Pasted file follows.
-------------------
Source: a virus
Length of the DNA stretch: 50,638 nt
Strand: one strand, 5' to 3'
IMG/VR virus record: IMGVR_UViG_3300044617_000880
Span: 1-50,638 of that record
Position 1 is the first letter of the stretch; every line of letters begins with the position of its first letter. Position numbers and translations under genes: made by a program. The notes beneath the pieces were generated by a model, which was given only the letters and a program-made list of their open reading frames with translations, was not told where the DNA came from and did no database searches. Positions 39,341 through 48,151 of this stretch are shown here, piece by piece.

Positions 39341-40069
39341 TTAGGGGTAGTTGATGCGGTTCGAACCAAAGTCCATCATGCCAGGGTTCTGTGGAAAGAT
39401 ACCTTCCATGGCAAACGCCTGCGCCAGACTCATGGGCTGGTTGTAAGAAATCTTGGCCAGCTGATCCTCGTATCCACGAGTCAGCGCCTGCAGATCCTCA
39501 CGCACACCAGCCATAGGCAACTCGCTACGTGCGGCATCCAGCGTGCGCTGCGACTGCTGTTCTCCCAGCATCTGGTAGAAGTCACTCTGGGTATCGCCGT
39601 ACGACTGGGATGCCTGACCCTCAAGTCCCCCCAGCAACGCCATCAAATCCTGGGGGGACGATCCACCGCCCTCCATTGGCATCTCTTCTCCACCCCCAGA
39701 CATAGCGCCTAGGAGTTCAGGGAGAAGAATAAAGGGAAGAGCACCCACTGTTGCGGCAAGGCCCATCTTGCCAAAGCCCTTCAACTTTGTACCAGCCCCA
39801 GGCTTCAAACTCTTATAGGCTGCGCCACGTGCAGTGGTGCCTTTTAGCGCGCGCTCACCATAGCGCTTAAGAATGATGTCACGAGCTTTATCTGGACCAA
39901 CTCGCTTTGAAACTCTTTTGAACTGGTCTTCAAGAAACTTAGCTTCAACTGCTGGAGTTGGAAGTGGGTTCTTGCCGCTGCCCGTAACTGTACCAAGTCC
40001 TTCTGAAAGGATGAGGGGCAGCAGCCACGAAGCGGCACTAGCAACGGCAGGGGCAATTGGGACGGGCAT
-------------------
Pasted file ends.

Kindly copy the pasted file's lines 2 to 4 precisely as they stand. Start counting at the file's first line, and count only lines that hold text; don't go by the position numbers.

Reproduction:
Length of the DNA stretch: 50,638 nt
Strand: one strand, 5' to 3'
IMG/VR virus record: IMGVR_UViG_3300044617_000880